mine, Kolinsky, Russian sable fox, genuine
marten and other very choice and desirable
furs at January clearing sale prices.
All our raincoats on sale at one-half
price, $1$ coats .for $.
All our separate skirts .reduced for Jan
uary clearing sale.
All our silk petticoats at January clearing
sale prices. .
All our silk Japanese kimonos, flannellette
kimonos and bath robes at January clearing
sale prices. -,(. . ..
Notion J Department Economy
These articles on special sale Thursday
Black Patent leather Belts for women.
Among this lot are some of the popular
two-piece belts, worth $1.00 and $1.26. Spe
cial price Thursday, 60c each.
Black Patent ' feather Bags, envelope
style, moire lined, fitted with er'- purse,
sold at (Ec Thursday your choice, 26c each.
Black Patent Leather Bags, envelope
style, fitted wlth'eotn purse and card case,
sold at $1.26. Thursday yonr choice, 60c
Blue Alligator Carriage Bags, fitted with
coin purse, leather handlea, sold at $1.00 and
$1.25. Thursday your choice at 60c each.
Children's Han "Bags, with leather han
dles, all ahades In bigs, sold at 85c. Thurs
day your cholee, 20c each.
Special Lace Sale Economy
. , . r . . Basement. ,
Imitation Torchon Laces. In matched pat
terns, all widths' and good styles. " Special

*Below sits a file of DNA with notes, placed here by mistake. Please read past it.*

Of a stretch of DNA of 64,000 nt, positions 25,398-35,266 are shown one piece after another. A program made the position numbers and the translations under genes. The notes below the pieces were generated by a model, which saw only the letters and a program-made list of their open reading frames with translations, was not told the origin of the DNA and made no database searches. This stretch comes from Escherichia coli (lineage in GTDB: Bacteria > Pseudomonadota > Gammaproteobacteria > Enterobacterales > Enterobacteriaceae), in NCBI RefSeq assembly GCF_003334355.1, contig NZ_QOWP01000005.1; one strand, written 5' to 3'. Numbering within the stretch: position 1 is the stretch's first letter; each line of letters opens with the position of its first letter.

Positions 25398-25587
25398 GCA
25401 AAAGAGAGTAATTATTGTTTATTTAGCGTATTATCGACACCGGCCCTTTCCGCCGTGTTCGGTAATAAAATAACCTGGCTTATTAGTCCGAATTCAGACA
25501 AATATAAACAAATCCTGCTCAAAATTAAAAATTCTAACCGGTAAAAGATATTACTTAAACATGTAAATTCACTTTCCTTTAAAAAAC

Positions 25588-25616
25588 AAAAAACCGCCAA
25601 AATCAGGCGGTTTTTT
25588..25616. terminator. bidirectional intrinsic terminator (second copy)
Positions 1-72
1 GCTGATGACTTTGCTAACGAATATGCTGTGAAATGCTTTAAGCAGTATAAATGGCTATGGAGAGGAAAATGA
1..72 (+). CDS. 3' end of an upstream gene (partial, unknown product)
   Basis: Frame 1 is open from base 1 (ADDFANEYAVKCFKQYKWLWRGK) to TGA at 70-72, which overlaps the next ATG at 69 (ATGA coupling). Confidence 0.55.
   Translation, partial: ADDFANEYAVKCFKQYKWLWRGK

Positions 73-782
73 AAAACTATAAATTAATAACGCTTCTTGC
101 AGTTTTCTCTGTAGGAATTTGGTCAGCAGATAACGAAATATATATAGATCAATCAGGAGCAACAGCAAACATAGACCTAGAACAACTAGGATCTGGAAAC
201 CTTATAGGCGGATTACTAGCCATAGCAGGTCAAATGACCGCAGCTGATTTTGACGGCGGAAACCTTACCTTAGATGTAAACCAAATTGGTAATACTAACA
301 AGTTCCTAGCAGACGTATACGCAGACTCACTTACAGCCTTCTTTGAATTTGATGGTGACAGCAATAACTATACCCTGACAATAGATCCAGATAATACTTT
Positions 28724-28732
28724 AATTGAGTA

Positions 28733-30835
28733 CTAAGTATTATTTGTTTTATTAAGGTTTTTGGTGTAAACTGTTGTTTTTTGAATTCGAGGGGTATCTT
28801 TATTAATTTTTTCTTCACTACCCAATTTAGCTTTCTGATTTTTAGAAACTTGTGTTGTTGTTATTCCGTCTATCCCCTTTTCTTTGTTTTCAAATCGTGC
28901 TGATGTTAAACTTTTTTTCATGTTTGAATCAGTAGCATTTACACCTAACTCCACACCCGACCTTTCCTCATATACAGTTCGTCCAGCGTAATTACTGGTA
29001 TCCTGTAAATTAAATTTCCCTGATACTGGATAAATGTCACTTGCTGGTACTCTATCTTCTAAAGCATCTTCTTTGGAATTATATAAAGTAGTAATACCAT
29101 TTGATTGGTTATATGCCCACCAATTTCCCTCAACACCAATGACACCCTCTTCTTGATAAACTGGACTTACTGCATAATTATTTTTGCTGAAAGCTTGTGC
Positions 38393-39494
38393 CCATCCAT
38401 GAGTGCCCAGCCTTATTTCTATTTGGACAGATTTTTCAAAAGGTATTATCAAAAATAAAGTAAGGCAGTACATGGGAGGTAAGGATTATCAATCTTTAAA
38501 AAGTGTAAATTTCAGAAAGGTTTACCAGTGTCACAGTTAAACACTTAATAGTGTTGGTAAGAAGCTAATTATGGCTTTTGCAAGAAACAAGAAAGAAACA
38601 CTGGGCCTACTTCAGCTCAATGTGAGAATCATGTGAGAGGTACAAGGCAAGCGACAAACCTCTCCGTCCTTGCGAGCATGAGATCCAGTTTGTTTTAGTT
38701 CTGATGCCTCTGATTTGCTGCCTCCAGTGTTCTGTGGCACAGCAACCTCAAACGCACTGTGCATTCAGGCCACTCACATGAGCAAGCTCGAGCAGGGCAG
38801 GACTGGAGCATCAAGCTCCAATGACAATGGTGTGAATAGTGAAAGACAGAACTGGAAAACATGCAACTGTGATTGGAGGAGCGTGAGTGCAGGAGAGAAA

price, to per yard, ,50a per dosen yards. -
ft. de Paris Laces,, in matched pat
terns, also several width edgings, with in
serting to match. Special price, 10c yard,
or $1.10 per dosen yards. .
and Sixteenth Streetr
Ohio, who deprecated sending out sensa
tional reports regarding the American ad
ministration. peach by Mr. Dalsell.
Discussion of the Philippine tariff bill
waa continued In the house today. Mr.
Dalzell (Pa.) opened the debate. He as
serted that the Philippine archipelago was
a portion of the' Tufted States and there
ought to lie free trade both ways, but under
the circumstances at this time is impossi
ble. When the treaty stipulation which
granted Spain the same advantages aa the
United States expires In 19u9 there will be
free trade, under this bill. Asserting that
the future of the Philippines was a problem
for statesmen that are to come, Mr. Daltell
Insisted that - self-government had been
given the Filipino people except In the two
rights trial by Jury and to bear arms.
"We have," said Mr. Dalsell, "extended
to these people . nur navigation laws, our
Immigration law our alien contract labor